Solutions for Self-Reliance

We’ll All be Solar Farmers


The weather in New England today is sunny, but crisp.  I couldn’t imagine a better day to work outside.   This means it’s a great day for some solar farming.

Solar farming?  That’s what I call working on my home’s garden.

Actual Sunset

Here’s what I mean.

My home’s garden runs off of solar energy.   It captures it and converts it into delicious vegetable calories that I can harvest.  My family eats stored solar energy when I feed them the vegetables produced by my garden.  Finally, in a pinch during a future long emergency it could become a source of income, since I could barter some my garden’s produce for things that I need.

I love this and you should too.

Solar energy doesn’t cost anything.  It’s delivered to us directly, without any intermediaries, and while it can be variable, it’s on the whole, extremely plentiful.

To the extent we can capture it and put it to use, we’re not dependent on a predatory global economy or government to:

  • price it,
  • ration it, or
  • determine the quantity available.

This means that if our homes and communities are good at solar farming, we gain resilience.  Solar farming provides us with the productive capacity needed to quickly bounce back from the growing amount of dysfunction and breakage in the global system.


Solar Farming

You’ve probably already guessed that solar farming is bigger than just growing food.

It’s about finding and exploiting ALL of the ways to capture and store the solar energy available to us.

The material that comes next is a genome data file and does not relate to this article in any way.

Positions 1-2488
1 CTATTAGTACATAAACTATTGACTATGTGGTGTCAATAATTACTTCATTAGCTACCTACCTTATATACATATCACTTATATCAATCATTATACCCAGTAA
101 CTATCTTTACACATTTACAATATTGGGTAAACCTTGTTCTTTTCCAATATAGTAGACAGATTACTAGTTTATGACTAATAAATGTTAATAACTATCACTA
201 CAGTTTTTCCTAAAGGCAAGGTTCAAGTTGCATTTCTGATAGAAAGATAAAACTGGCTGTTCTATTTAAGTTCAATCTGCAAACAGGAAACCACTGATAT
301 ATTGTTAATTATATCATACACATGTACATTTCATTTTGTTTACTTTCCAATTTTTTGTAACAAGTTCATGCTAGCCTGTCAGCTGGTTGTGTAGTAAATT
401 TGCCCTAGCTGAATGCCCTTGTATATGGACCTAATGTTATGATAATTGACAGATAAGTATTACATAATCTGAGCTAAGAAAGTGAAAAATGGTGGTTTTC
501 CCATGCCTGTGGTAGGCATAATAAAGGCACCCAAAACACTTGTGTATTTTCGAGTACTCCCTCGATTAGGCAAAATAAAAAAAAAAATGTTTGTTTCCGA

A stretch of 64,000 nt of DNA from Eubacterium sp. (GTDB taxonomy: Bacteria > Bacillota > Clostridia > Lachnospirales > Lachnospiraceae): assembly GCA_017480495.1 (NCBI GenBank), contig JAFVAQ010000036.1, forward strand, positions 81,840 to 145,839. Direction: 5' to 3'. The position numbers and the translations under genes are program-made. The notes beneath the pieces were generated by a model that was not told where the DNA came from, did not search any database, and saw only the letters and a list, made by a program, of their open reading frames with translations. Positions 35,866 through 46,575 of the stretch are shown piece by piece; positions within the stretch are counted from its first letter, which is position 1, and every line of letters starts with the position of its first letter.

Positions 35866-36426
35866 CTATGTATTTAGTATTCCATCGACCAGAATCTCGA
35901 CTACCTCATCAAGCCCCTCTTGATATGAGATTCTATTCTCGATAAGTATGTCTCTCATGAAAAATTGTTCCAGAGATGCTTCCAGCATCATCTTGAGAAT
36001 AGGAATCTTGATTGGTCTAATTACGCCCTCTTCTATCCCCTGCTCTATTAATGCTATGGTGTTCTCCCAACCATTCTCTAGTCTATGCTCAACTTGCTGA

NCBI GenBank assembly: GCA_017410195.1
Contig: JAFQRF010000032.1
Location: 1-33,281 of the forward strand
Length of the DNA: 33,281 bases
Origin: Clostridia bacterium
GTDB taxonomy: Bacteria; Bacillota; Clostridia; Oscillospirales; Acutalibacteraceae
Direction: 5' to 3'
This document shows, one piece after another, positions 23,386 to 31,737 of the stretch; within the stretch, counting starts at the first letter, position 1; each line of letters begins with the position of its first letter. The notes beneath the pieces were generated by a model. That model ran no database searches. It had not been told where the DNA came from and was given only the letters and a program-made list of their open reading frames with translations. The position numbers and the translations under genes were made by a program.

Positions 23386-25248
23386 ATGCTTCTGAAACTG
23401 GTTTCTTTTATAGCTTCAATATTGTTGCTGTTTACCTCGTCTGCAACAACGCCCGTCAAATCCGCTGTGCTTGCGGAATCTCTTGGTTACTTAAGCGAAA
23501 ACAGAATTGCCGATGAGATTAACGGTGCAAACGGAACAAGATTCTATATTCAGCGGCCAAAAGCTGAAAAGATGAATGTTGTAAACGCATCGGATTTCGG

Growing food is only one way to do that.

Other ways include solar energy to heat your home through passive solar capture, or cool your home through geo-exchange air conditioning.  It’s also about generating electricity, through inexpensive solar thermal systems or directly through photo-voltaics (PV).

Thinking in terms of solar farming is the way to turn a passive decorative home of little value in an economic crunch or disaster into a dynamo of value.   It becomes a productive asset.  One that produces value in a way that is constantly replenished.

Our ancestors understood this.  They relied on solar farming to power their farms and farming communities.

However, they used only a small fraction of what was available to them.  Solar farming in the resilient communities we are building will capture thousands of times more solar energy than they did and will generate thousands of times the quality of life, prosperity, and independence.

I’ll have more on solar farming tomorrow.

Your happy to be a solar farmer analyst,


John Robb


PS:  If you like this letter please send it to your friends, kids, parents, and co-workers.  The more people that read it, the better for all of us.

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